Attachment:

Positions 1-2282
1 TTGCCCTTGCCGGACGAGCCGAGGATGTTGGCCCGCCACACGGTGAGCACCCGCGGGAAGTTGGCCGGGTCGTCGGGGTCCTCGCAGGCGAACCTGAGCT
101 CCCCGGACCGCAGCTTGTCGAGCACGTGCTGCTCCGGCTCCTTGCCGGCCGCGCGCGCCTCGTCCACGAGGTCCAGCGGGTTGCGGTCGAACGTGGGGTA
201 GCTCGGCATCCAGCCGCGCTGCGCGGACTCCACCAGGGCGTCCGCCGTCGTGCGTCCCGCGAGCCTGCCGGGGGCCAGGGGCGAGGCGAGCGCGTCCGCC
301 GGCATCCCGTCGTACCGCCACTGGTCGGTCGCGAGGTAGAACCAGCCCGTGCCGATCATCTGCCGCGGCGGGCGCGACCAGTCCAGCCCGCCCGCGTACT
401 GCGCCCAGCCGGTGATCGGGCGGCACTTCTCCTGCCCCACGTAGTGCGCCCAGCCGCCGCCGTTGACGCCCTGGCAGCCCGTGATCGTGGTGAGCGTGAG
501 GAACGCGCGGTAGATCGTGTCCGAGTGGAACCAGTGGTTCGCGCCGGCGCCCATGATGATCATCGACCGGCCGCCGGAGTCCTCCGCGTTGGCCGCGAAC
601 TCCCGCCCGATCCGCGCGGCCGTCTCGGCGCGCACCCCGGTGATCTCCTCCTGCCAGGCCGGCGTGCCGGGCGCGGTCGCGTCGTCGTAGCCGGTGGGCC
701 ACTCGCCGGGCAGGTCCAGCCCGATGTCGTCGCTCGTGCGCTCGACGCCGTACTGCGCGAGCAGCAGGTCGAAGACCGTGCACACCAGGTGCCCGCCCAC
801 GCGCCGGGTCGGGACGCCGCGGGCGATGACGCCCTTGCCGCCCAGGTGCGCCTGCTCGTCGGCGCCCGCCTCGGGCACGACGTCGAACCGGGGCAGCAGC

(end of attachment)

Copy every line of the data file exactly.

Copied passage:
Positions 1-2282
1 TTGCCCTTGCCGGACGAGCCGAGGATGTTGGCCCGCCACACGGTGAGCACCCGCGGGAAGTTGGCCGGGTCGTCGGGGTCCTCGCAGGCGAACCTGAGCT
101 CCCCGGACCGCAGCTTGTCGAGCACGTGCTGCTCCGGCTCCTTGCCGGCCGCGCGCGCCTCGTCCACGAGGTCCAGCGGGTTGCGGTCGAACGTGGGGTA
201 GCTCGGCATCCAGCCGCGCTGCGCGGACTCCACCAGGGCGTCCGCCGTCGTGCGTCCCGCGAGCCTGCCGGGGGCCAGGGGCGAGGCGAGCGCGTCCGCC
301 GGCATCCCGTCGTACCGCCACTGGTCGGTCGCGAGGTAGAACCAGCCCGTGCCGATCATCTGCCGCGGCGGGCGCGACCAGTCCAGCCCGCCCGCGTACT
401 GCGCCCAGCCGGTGATCGGGCGGCACTTCTCCTGCCCCACGTAGTGCGCCCAGCCGCCGCCGTTGACGCCCTGGCAGCCCGTGATCGTGGTGAGCGTGAG
501 GAACGCGCGGTAGATCGTGTCCGAGTGGAACCAGTGGTTCGCGCCGGCGCCCATGATGATCATCGACCGGCCGCCGGAGTCCTCCGCGTTGGCCGCGAAC
601 TCCCGCCCGATCCGCGCGGCCGTCTCGGCGCGCACCCCGGTGATCTCCTCCTGCCAGGCCGGCGTGCCGGGCGCGGTCGCGTCGTCGTAGCCGGTGGGCC
701 ACTCGCCGGGCAGGTCCAGCCCGATGTCGTCGCTCGTGCGCTCGACGCCGTACTGCGCGAGCAGCAGGTCGAAGACCGTGCACACCAGGTGCCCGCCCAC
801 GCGCCGGGTCGGGACGCCGCGGGCGATGACGCCCTTGCCGCCCAGGTGCGCCTGCTCGTCGGCGCCCGCCTCGGGCACGACGTCGAACCGGGGCAGCAGC